According to an investigation reported today at the 2011 European Multidisciplinary Cancer Congress, individuals suffering with bone metastases from advanced prostate cancer have not had many options until recently. Now the first Phase II investigation of an alpha-pharmaceutical in these individuals has revealed that it can extend survival considerably.
Dr. Chris Parker, Consultant Clinical Oncologist at the Royal Marsden Hospital, London, UK, explained at the congress that the ALSYMPCA international Phase III investigation of the drug Radium-223 Chloride (Alpharadin TM) which was tested on 922 men with prostate cancer resistant to hormone therapy and who had bone metastases, came to an end early after it was revealed by an interim examination by the Independent Data Monitoring Committee (IDMC) in June 2011, that individuals were living longer receiving the best standard treatment plus radium-223 compared to patients who were receiving the same standard treatment plus placebo.
The hazard ratio was 0.695, (p = 0.00185), meaning that individuals taking radium-223 had a 30% lower rate of death in comparison to those taking placebo. Average overall survival for those taking radium-223 was discovered to be 14 months, compared with 11.2 months of those in the placebo group. Dr. Parker explained: “It would have been unethical not to offer the active treatment to those taking placebo.”
Alpha-pharmaceuticals operate by delivering tiny, highly charged and targeted doses of damaging radiation to a secondary tumor (metastasis) in the bone. Radium is almost the same to calcium as it sticks to bone, and especially to where new bone is being created, making it an extremely efficient method of delivering radiation to a target. Dr. Parker said: “It takes only a single alpha particle to kill a cell, and collateral damage is minimized because the particles have such tiny range – a few millionths of a meter (micrometers). So we can be sure that the damage is being done where it should be, to the metastasis, and very limited elsewhere.”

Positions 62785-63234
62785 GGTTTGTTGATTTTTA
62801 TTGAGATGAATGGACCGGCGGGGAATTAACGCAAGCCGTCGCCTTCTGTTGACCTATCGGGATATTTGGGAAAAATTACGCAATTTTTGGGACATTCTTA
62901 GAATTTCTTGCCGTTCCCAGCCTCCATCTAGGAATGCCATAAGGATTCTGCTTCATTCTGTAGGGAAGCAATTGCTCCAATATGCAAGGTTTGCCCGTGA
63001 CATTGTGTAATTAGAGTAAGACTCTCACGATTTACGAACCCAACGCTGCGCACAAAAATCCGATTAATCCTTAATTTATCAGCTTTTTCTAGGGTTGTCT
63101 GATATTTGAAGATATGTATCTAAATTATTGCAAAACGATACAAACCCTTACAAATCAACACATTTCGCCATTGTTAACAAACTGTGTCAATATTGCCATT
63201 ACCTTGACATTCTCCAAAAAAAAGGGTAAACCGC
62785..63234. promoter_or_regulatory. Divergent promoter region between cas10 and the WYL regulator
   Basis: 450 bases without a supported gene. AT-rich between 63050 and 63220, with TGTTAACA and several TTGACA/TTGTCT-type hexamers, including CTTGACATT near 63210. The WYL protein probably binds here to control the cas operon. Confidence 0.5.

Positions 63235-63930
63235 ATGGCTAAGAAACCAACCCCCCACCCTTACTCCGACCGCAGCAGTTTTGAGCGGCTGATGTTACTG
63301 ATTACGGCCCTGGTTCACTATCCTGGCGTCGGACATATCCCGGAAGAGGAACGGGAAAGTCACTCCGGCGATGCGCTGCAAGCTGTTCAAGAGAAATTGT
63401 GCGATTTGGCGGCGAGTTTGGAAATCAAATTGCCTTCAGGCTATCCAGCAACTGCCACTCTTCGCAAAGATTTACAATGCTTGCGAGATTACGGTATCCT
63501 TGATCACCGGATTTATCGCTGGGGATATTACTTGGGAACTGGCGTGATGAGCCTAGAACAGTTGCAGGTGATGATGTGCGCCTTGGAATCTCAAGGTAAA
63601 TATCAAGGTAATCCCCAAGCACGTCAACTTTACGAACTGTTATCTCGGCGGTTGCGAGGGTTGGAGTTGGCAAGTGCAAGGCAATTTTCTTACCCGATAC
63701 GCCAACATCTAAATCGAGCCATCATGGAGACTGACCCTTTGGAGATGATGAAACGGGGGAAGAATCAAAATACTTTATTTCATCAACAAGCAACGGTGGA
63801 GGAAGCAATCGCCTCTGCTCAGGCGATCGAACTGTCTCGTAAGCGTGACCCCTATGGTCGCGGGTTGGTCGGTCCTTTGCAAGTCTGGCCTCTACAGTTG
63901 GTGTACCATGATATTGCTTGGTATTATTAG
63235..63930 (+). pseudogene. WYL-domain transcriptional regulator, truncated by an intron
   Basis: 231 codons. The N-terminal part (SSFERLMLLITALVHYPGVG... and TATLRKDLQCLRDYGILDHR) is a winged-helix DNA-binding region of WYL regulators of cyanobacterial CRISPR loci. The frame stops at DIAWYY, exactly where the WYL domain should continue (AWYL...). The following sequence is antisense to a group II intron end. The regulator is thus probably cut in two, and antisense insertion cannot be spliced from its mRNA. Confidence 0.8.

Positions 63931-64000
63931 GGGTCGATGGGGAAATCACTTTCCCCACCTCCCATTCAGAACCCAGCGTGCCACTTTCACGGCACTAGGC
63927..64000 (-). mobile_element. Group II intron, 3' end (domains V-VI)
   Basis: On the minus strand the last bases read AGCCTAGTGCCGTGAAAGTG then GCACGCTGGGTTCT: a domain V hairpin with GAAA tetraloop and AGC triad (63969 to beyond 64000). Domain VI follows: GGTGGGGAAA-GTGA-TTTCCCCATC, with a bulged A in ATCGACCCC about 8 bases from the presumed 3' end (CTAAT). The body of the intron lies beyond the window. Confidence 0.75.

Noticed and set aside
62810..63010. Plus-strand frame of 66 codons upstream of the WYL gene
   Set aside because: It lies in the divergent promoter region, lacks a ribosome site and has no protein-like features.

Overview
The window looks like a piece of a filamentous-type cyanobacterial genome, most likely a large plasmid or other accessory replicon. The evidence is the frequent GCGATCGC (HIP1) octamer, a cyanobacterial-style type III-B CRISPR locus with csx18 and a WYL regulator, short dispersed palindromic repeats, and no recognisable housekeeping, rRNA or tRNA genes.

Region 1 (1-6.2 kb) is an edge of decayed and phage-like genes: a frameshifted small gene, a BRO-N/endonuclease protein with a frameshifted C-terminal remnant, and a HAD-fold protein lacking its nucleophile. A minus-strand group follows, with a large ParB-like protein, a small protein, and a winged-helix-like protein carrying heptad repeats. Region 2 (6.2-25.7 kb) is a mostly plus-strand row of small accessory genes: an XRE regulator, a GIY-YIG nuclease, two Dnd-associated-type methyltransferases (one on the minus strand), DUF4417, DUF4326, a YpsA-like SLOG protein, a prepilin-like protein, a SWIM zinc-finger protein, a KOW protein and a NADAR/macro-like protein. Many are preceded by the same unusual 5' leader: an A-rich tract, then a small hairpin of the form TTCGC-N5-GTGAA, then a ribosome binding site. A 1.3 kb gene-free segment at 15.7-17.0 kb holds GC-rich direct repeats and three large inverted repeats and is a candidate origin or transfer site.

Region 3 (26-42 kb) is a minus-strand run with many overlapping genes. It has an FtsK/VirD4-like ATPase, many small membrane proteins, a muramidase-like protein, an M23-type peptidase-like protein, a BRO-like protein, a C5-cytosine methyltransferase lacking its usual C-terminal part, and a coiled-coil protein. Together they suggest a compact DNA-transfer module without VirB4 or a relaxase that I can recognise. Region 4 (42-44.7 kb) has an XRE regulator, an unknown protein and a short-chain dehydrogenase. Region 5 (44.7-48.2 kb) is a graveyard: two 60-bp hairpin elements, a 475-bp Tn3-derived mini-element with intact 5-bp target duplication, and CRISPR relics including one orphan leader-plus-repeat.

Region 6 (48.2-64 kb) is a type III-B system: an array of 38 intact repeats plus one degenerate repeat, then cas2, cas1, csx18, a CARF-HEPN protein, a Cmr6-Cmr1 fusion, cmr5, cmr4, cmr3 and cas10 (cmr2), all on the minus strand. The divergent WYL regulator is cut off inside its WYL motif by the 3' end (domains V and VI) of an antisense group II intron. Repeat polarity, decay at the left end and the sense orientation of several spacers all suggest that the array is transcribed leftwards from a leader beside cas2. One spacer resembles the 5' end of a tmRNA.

Because of its high tendency to metastasize to bone, they decided to investigate the drug in individuals with prostate cancer. Approximately 90% of those suffering from the disease will develop bone metastases in the advanced stage of this cancer, and in several cases metastases are not detectable elsewhere in the body. They explain that the safety profile of radium-223 was discovered to highly favourable.
Dr. Parker explained:
“Compared to chemotherapy, which affects all the tissues of the body, radium-223 is highly targeted to the bone metastases, and it has a completely different safety profile.
Side effects with radium-223 are minor. It can cause nausea, and occasional loose bowel movements, and there is a very small effect on the bone. Although it has never been rigorously compared with chemotherapy, from observing patients in the clinic it is clear that patients tolerate it much better than they do chemotherapy.”
The investigators now plan to submit their information for regulatory approval. Dr. Parker said: “I would hope that the authorities will approve radium-223 as a treatment for bone metastases in advanced prostate cancer soon. This is a common cancer – the second commonest cancer killer in men in the UK – and so it’s a big disease burden. We urgently need effective treatment for it.
I have no doubt that there will be further trials looking at a combination of radium-223 with other drugs that are currently used in prostate cancer, and that there will also be studies using radium earlier in the disease. In particular, our research was restricted to those men who were not going to receive chemotherapy for prostate cancer. It would be interesting to use radium-223 chloride before chemotherapy, since it might be even more effective in that setting.”
Dr. Parker concluded:
Written by Grace Rattue